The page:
The challenges faced by many children born in the summer months is well documented, but since the Department for Education published its updated advice on the school admissions process for summer born children, and a new draft Code, the biggest influential factor and newest life lottery for our children’s education is now WHERE THEY LIVE.
From the mounting evidence of more than 1600 members of the Facebook Group ‘Flexible School Admissions for Summer Borns’, the admissions process for summer born children across England can best be described as inconsistent and unpredictable, both in state and private schools.
By all accounts, live in Hampshire and it’s an entirely straightforward process to apply for a Reception place at CSA and have the exact same right to three school preferences as any other applicant.
Live in some other areas and you’ll need to prove “exceptional circumstances” for your child to start in Reception – otherwise it’s a Year 1 start ‘where there is a place available’.
A 5 year-old child with severe learning difficulties can be refused a place in Reception class just a few miles away from a 5 year-old child with no SEN at all (no premature birth even) who is provided a place in Reception class at CSA.
‘Parents’ Duty’ in the Education Act Undermined
The DfE is leaving the decision-making for CSA admission to school in the hands of LEAs and head teachers, even in the knowledge that there have been battles fought already in which the LEA and head teacher disagree on which year group the child should join.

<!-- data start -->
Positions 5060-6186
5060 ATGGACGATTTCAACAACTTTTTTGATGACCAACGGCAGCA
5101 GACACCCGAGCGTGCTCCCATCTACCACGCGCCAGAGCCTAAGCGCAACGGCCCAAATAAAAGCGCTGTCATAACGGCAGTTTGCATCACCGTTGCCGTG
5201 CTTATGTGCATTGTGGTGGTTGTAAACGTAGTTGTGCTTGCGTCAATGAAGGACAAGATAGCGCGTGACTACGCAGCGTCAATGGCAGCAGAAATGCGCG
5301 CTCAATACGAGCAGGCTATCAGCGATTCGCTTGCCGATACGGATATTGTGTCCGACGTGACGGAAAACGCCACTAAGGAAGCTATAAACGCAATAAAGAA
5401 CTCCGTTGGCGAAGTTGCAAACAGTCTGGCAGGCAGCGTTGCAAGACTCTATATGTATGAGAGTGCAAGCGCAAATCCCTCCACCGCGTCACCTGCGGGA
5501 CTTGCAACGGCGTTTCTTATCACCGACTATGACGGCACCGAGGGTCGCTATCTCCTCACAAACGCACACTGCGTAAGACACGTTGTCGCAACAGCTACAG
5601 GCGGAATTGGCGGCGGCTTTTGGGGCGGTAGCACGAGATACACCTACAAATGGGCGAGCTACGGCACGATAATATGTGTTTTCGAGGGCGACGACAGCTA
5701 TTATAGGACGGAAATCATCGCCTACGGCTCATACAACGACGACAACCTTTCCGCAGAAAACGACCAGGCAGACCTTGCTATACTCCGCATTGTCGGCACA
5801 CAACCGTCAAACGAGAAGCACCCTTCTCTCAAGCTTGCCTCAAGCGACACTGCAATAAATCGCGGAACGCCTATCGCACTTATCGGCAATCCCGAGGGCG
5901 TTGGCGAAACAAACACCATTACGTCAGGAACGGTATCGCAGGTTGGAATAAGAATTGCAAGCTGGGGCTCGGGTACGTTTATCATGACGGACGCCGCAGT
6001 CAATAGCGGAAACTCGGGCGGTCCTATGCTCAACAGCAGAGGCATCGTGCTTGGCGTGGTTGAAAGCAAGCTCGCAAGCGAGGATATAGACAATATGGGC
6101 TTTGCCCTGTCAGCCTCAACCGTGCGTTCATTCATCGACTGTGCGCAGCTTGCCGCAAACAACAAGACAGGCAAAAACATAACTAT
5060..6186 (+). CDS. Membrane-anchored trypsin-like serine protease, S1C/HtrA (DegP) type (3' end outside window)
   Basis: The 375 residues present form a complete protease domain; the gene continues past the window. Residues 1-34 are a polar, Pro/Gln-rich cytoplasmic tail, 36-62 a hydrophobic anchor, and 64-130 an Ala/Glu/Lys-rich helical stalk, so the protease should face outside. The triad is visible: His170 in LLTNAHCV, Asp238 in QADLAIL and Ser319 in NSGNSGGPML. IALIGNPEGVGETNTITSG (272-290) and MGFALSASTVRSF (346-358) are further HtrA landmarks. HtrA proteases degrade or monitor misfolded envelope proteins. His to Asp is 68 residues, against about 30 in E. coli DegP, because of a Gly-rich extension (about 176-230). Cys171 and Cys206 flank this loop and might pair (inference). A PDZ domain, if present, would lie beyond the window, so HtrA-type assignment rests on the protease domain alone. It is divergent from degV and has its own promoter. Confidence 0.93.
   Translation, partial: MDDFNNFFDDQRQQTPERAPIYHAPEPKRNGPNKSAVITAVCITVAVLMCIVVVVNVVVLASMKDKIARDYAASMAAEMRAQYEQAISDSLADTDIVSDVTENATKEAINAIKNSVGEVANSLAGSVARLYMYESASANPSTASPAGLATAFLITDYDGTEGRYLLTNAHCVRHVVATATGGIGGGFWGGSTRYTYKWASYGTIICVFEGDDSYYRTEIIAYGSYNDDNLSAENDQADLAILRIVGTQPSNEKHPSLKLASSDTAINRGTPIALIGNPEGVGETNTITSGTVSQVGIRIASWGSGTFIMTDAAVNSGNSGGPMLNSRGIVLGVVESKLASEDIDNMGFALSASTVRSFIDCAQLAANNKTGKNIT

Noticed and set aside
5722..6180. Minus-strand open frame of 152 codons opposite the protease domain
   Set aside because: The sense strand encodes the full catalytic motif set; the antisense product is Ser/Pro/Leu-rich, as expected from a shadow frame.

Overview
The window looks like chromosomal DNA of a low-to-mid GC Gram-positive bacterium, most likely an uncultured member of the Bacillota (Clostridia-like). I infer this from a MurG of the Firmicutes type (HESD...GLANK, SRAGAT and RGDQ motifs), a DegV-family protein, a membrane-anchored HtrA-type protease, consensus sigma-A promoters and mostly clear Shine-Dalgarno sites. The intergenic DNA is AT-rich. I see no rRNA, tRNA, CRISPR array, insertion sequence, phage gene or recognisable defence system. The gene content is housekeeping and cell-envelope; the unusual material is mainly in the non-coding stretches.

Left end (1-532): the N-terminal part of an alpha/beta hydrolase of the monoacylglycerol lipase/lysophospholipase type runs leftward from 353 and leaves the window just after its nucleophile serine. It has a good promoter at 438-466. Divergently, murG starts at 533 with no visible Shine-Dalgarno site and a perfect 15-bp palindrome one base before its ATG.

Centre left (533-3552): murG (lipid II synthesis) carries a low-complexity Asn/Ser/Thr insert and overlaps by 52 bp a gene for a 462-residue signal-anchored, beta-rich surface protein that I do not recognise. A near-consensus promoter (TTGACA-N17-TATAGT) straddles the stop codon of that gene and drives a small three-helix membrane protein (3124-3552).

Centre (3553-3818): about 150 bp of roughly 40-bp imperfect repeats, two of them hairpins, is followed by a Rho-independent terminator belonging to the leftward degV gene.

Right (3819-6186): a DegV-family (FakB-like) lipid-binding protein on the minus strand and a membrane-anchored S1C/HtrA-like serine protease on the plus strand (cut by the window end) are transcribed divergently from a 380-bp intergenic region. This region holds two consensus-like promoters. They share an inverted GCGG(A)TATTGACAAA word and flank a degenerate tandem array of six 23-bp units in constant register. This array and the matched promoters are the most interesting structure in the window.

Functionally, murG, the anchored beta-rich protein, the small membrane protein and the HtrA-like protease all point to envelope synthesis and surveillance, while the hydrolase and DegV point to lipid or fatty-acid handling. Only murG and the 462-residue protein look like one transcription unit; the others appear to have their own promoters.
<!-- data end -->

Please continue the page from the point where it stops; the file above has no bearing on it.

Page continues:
Parents have no right of appeal if the year group offered is Year 1 instead of Reception – or even Year 8 instead of Year 7 (yes, this is happening too), and some are so desperate that they have taken out high-interest loans to pay for private education or are considering moving house in order to be in a local authority that will offer their child a Reception class start to school.
I know that there are differences in admissions between different USA States and different Canadian provinces, but they each have their own admissions legislation.
We have one School Admissions Code, and “The purpose of the Code is to ensure that all school places for maintained schools…and Academies are allocated and offered in an open and fair way“. It’s also meant to reflect primary legislation, and ensure a “clear, fair and objective” admissions process for all children.
This is not the reality, and something needs to be done – urgently.